Successful and effective power-sharing should be more than a limited compromise worked out by and among elites. Indeed, its success increasingly depends on the possibilities of extending this compromise to larger social circles that openly evoke the total rejection of the present state of affairs. Enabling and increasing rotation of confessional leadership, combined with diversification of political representation, inclusiveness and openness to new groupings (also those representing non-confessional social and political actors), seem imperative measures to build stronger grounds for sustainable development. It might decrease the pressure of the confessional factor and improve consensual culture without entirely removing the power-sharing idea.

More fundamental political change would then certainly require some sort of an opening of the system towards wider popular participation in electing leadership. Integrative institutions such as those proposed among other by centripetalism should work only as supporting elements. They should help prevent antagonisms, not perpetuate the hegemony of confessional elites.


Break the cartel

None of the recommendations, however, will ever be sufficient on their own, unless certain control mechanisms are introduced to challenge the elite cartel’s monopoly on the decision-making process. One of the biggest problems in Lebanon is the nature of the communal leadership and representation, which in confessionalism tends to be concentrated in the hands of one politician or families. Contrary to what Arend Lijphart recommended, by entrusting the elites with navigating through the difficult intercommunal relations and preventing escalation of conflicts, the consociational model has in fact made the confessional communities hostages of their leaders.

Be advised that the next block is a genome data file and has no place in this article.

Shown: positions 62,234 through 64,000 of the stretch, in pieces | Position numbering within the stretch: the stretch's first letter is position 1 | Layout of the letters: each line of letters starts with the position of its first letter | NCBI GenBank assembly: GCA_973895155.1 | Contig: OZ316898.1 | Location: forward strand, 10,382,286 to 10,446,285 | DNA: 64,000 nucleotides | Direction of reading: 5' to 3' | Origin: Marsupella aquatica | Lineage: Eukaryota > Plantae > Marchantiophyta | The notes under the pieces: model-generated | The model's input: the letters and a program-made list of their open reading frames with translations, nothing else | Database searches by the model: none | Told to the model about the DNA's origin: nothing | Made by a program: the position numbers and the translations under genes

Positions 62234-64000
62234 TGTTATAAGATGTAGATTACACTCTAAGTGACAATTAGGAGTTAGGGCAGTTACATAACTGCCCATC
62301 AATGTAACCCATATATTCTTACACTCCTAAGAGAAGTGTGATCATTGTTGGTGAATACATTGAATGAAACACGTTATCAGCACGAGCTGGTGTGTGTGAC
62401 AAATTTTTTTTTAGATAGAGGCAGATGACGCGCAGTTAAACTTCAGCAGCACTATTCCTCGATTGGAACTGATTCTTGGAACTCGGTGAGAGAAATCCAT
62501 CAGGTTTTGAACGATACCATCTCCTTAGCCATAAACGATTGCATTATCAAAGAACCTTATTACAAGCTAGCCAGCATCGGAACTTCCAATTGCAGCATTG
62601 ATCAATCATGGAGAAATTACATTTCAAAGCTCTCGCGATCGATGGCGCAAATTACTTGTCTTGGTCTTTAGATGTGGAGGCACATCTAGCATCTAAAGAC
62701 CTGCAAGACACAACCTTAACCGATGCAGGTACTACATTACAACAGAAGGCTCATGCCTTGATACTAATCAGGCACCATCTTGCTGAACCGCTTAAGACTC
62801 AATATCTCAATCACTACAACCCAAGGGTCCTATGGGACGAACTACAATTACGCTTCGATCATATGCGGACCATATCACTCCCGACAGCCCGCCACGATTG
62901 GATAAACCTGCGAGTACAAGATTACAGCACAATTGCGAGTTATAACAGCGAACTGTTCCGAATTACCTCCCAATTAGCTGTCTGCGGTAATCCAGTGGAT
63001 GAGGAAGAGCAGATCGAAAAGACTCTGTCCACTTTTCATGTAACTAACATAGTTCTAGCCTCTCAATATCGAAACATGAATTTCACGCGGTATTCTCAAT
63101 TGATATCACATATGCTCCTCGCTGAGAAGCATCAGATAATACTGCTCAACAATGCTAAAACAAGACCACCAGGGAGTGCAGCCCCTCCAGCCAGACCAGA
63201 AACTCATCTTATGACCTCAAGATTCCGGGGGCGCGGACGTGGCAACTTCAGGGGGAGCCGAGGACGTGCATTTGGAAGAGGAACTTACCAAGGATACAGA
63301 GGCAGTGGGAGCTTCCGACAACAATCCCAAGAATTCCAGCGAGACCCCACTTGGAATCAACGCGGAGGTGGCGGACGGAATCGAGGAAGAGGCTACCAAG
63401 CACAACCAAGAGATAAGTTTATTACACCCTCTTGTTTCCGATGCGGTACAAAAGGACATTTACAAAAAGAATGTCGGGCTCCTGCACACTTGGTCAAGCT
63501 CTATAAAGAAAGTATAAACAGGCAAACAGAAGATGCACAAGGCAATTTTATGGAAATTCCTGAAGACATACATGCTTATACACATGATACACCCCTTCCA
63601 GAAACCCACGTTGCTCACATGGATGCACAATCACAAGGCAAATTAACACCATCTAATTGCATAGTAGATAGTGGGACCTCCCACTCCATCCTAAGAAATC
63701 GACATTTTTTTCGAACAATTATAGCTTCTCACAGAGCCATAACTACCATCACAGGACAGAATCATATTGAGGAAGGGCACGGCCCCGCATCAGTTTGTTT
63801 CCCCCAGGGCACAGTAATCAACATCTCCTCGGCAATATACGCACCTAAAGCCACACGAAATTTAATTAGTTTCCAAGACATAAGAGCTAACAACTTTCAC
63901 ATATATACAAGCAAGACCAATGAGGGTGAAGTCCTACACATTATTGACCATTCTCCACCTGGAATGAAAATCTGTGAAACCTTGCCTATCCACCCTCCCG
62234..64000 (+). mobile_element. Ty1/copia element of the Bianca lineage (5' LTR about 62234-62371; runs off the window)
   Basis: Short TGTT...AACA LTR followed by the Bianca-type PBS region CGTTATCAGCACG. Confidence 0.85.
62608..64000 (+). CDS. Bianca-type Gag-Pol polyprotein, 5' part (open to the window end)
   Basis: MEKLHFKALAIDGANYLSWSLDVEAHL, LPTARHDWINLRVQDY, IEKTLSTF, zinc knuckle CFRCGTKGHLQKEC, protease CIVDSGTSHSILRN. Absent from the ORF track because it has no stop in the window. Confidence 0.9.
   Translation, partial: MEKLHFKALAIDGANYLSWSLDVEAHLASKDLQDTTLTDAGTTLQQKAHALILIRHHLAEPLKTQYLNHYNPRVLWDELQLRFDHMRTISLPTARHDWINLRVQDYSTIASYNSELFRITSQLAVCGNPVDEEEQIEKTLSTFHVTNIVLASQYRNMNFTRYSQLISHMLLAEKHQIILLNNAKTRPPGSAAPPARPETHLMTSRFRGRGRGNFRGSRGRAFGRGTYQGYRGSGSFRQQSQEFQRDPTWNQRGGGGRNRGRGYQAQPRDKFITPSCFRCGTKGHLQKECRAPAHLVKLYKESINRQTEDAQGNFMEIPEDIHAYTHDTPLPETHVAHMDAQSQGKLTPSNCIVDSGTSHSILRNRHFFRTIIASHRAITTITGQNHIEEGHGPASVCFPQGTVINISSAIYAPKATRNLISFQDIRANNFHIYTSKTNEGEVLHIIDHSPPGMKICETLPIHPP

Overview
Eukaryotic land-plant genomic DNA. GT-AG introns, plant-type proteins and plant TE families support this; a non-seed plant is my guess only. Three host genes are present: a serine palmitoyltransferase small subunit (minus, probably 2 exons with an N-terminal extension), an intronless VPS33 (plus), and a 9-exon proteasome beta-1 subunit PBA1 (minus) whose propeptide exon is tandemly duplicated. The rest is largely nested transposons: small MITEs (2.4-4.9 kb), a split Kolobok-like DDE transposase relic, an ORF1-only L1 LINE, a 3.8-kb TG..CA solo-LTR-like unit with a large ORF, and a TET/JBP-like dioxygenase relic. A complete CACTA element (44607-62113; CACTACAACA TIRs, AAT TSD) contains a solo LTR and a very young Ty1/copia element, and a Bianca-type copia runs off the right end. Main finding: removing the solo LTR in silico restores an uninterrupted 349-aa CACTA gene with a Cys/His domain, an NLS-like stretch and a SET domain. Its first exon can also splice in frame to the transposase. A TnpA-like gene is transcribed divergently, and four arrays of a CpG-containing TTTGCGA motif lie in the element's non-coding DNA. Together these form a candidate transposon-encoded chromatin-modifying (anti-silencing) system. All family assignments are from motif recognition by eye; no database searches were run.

Lebanon is in urgent need of new leadership. The novelty should concern both the channels of their recruitment as well as the diversity of their social backgrounds. The often-evoked topic of national dialogue and reconciliation has been limited for too long to the roundtable bringing together traditional and compromised politicians. The time has come to appeal to the wider collectivity, as the term „national” suggests, to bet on and develop affiliations breaking the dominance of confessional ties.



Natalia Bahlawan is a researcher at the Institute of Mediterranean and Oriental Cultures, Polish Academy of Sciences in Warsaw. She is a graduate of International Cultural Studies and Middle Eastern Studies at the Jagiellonian University in Cracow and the School of Oriental and African Studies at the University College of London. She is particularly interested in the history of Lebanese confessionalism, the formation of confessional culture and the possibilities of development of collective identity under confessionalism.